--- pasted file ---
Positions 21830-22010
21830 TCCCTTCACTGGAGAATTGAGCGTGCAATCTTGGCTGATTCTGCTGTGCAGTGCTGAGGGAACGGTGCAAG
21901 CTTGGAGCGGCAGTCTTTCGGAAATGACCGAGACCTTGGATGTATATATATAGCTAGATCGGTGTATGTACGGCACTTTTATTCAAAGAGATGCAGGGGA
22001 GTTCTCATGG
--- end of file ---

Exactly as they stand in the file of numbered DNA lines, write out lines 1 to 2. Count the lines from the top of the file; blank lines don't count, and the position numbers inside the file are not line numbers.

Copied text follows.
Positions 21830-22010
21830 TCCCTTCACTGGAGAATTGAGCGTGCAATCTTGGCTGATTCTGCTGTGCAGTGCTGAGGGAACGGTGCAAG